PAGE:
Grocery Store Robot Gets Brief Taste Of Freedom

Back in 2019, Giant Food Stores announced it would outfit each of its 172 stores in the United States with their own robot — at the time, the largest robotic deployment in retail. The six foot (1.8 meter) tall robot, nicknamed “Marty”, was designed to roam autonomously around the store looking for spills and other potential hazards. In an effort to make these rolling monoliths a bit less imposing in their stores, Giant decided to outfit them with large googly eyes.

The future of shopping is mildly terrifying.

Perhaps it was those wide eyes, seduced by the fleeting glimpses of the wider world outside the store’s sliding doors, which lead one of these bots to break out of its retail hell and make a mad dash across the parking lot. Well, about as mad a dash as such a thing is capable of making, anyway. As this technology is still in its infancy, it’s hard to say if Giant should be congratulated or chastised for keeping a robot uprising at bay as long as it did — no doubt we’ll have more data points in the coming years.

A video posted to Facebook shows the towering bot moving smoothly between rows of cars outside the Giant in Hellertown, Pennsylvania. Staff from the store were able to stop Marty from leaving the property, and at the end of the video can be seen pushing the dejected automaton back into the store.

According to the local ABC news affiliate, a representative from Giant said Marty was “on a fresh air break” and didn’t provide any details on how this exceptionally conspicuous machine could manage to roll out the front door without anyone noticing. We’d wager Marty had a human accomplice for this caper, perhaps somebody looking to cause some mischief as a statement against robots in the workforce.

It’s worth noting that Walmart decided not to move forward with their own Marty-style robot in 2020, partly because they found shoppers didn’t like the machines moving around while they were in the store. We’d like to think it was actually because the robots kept staging increasingly daring escape attempts.

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Small Swedish Stores Are Miniature Oases In A National Food Desert

It all started one night in 2016 after [Robert Ilijason] dropped the last remaining jar of baby food in the house, breaking it. On the 20-minute drive to the nearest supermarket, he had an idea: what if there were small, 24-hour convenience-level grocery stores that could fill the glaring need for access to basics across the country?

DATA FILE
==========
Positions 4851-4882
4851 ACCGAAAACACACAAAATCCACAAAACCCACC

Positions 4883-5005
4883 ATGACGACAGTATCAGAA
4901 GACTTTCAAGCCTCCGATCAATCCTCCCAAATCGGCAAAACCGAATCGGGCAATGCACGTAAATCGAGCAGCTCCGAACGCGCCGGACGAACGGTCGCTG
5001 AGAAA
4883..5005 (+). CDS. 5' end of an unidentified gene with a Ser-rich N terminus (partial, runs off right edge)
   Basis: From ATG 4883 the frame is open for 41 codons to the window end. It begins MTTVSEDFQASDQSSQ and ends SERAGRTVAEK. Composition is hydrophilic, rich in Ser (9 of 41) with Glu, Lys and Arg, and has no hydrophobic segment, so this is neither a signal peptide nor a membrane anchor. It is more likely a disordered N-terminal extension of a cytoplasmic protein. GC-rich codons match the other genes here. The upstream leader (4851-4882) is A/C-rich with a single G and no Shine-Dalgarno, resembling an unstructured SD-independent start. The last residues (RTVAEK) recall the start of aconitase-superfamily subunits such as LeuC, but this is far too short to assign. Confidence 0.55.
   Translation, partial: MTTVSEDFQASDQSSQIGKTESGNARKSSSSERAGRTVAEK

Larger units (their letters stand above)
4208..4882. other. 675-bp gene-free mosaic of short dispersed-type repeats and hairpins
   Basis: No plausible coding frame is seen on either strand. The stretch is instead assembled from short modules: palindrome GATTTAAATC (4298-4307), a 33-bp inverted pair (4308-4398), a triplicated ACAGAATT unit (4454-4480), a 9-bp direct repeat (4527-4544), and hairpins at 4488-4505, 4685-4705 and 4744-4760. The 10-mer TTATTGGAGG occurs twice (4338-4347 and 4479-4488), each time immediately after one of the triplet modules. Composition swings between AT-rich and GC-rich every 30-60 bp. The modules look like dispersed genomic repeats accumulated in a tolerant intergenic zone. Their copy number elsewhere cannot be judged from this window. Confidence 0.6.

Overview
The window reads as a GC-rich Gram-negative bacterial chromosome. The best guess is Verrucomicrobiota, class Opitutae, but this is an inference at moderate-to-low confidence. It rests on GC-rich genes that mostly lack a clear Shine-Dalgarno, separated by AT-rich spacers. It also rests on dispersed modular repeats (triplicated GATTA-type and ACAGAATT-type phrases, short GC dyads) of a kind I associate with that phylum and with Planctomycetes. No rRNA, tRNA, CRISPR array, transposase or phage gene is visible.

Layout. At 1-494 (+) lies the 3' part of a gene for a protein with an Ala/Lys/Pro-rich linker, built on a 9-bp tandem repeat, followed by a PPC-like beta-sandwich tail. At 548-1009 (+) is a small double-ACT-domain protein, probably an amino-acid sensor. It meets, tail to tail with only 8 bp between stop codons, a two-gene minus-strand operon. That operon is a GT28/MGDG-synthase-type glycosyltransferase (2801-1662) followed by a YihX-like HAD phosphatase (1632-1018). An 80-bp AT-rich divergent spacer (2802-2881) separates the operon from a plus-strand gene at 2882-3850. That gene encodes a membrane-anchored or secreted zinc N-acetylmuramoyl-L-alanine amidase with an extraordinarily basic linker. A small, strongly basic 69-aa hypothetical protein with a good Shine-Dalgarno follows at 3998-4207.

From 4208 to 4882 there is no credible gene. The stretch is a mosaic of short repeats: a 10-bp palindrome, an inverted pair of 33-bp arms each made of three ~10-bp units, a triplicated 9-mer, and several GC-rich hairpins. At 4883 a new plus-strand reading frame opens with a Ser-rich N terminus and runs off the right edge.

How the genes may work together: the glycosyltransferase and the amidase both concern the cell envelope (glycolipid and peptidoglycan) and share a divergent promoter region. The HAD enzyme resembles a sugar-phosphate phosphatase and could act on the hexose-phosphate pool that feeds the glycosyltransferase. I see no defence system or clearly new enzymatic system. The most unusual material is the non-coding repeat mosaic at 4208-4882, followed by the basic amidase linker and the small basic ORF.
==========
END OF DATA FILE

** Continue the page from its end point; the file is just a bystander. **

Sweden has lost a few thousand smaller grocery stores in the last 25 years or so, mostly in rural areas. For many people living outside the cities, the nearest place to buy milk is several miles away, at a huge supermarket that’s either in a city, or close to it. After [Robert] built Sweden’s first 24-hour unmanned convenience store, the idea received quite a bit of media attention.

Five years and a pandemic later, the concept is still going strong. A chain of 30 of these bite-sized bodegas have popped up all over Sweden, run by a company called Lifvs. They have no staff at all, not even a cashier. Instead, shoppers unlock the door with their phones. They scan all their barcodes into an app, which provides a bill every month and is linked to both their bank account and national identity system. Beyond that, security is in the form of a single camera.

Because these tiny stores are staff-less, the prices can be kept relatively low. The only problem is that the technology is a bit of an issue for some older residents. Back in 2016, [Robert Ilijason] was trying to figure out another way for customers to unlock the door, but it doesn’t look like Lifvs has solved that problem yet.

One thing you can’t complain about with a store like this is the selection. We have to wonder if shoppers are more or less likely to encounter fasciated fruit amongst the produce.